Born in Texas and of South African heritage, Dion von Moltke was a mere twenty years old when he made his ALMS debut in 2010. Since then he has amassed over two dozen victories worldwide including this year’s coveted Daytona 24 Hr. Dion kindly took time out between a jam-packed season of racing to speak with us about his amazing year.
Since the Daytona 24 hrs you had little time to take stock of your incredible achievement with Watkins Glen just around the corner. In retrospect do you think that was a good thing or would you like to have had more time to celebrate?
I was actually back in the gym just the day after I got back to Miami, which is where I live! To be honest in the midst of the season, you always have to be looking forward and working towards the next event but right after Daytona I actually had no clue what I was doing next. I didn’t have any full season deals, which was not a very comforting feeling…
What that did give me was a lot of extra motivation to be working as hard as I can physically and mentally to stay ready just in case any opportunities came up. Luckily I got an offer to the Sebring 12 Hours in GTC for the second year with Alex Job and we were able to win there. That gave me some more momentum, which is when Flying Lizard Motorsports called me and offered me a full season drive. This season has been a weird one with a lot of peaks and valleys, while success wise it’s been my best season, it has also been by far the toughest of my career as well… As a driver not having a full time drive, or not knowing what your next race will be is extremely stressful, so there were definitely a lot of down moments early in the year. The Watkins Glen deal didn’t even fully come together until the week of the race actually! But I am very thankful of my relationship with Audi; they have some amazing people working for them and have built very fast cars, so working closely with them is really special.
Watching Filipe during the final hour must’ve been unbearable. What did Olly, Edo and yourself do to occupy yourselves?
Unbearable is most definitely the way to describe it!!! We were locked arm in arm staring at the TV feed and the live timing and scoring monitor cheering him on as loud as we could. We knew we had to pit with about 10 minutes to go, so the whole time we were trying to do the math of how much time we needed to pit and stay out front. As he came down pit lane we actually thought we didn’t have a chance to come out in front, so when he exited the pits right in front of second place and still leading we erupted! (As you can tell apparently we are not the best at mathematics!) We knew there was still a huge fight ahead of him over the last 3 laps, but he drove just an amazing stint to hold everyone off and win the race. After he took the checkered flag I can even describe the scene in our pits, it was so emotional. So many people worked so hard over the last months or even years to get us to that point, and to finally pull off the win was so special.
There’s a great shot of the three of you in unison watching the timing screen. Do you think there’s an inherent camaraderie in sports car racing that you don’t find in open-wheeler categories?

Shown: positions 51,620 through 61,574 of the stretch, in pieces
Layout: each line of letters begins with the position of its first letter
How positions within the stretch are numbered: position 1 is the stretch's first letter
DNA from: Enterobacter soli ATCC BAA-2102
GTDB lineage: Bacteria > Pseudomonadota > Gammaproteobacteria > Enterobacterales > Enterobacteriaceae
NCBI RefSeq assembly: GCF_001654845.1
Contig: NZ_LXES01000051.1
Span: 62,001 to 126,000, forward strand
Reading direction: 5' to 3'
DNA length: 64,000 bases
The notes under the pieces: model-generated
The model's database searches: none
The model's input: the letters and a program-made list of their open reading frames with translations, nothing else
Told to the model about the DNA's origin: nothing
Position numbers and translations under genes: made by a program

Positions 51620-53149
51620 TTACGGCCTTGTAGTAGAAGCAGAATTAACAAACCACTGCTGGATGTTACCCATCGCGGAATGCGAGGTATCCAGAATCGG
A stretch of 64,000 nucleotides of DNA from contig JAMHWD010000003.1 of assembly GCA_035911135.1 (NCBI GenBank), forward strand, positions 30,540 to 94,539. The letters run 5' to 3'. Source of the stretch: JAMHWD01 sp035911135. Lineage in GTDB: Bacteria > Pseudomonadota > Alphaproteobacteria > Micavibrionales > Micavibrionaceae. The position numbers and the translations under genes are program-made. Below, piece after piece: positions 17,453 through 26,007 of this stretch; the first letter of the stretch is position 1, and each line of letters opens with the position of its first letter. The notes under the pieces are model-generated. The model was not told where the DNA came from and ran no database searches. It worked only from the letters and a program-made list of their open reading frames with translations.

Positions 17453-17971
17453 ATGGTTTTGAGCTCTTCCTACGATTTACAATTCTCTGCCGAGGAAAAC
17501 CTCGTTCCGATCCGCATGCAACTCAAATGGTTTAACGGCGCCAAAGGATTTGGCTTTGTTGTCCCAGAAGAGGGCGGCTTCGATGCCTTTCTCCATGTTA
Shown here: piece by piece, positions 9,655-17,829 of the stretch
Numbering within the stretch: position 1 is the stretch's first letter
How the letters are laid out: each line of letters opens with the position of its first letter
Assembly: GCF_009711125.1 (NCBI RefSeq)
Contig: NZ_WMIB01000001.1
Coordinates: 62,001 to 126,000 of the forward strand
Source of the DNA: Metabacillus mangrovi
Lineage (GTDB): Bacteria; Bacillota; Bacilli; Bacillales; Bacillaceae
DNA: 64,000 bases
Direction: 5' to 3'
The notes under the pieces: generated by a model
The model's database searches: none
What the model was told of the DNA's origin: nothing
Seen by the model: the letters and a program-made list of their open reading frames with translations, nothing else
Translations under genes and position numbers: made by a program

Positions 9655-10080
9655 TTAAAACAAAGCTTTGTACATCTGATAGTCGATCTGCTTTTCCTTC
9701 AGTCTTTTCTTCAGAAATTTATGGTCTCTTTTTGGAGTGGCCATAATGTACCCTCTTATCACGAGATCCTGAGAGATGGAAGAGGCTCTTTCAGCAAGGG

There is most definitely camaraderie in sports car racing that is essential to success and is also unique to this part in the racing world. Edo, Filipe, Olly and I got along really well, and that was a huge help throughout the entire week. At Daytona you really are working on getting prepped for it since November, so it’s very easy to burn out before the race even starts. We all kept each other motivated, we all agreed on how we wanted the car, we all contributed in different areas to limiting any potential mistakes and it’s all of these details put together that are vital. If you do them, they don’t guarantee a win, but if you don’t do them you simply will not win the race. The competition is so tough that you really need to focus on every little detail and not over look anything going into the race.
Allan McNish said his early impressions of Dindo Capello were somewhat based on his early experience with Italian drivers, but after a day of testing they became firm friends. How’s your experience been like being thrown in the deep end with strong international line-ups?
I remember the first time just seeing my name on the car along side all of the Audi Sport factory drivers and just being like whoa, these three guys have achieved so much in their careers and having to sort of pinch myself before hoping in the car. But as soon as you start working you forget about all of that, you focus on yourself, you do your job and you soon realize that these guys are here to do the same thing. It helped that all of them quickly became good friends of mine and were quick to give advice and support which made the whole experience amazing.
You display a proud South African heritage, even so far as your adventure tour partnership with South African Airways. Were you aware of the likes of Jody Schekter growing up and were they an influence?
Absolutely!! My Dad and Uncle grew up during the height of Kyalami and it’s presence on the Formula 1 calendar, so they got to see some really amazing races growing up there. South Africa has a really strong history in racing with some fantastic drivers that I look up to. Motorsports is still really strong there, and there are so many talented drivers now, one of which is Hennie Groenewald who I got to drive with in the U.S. who came in right away and performed extremely well. I hope we can see South Africa return to being a power house in producing world class racing car drivers like we once saw!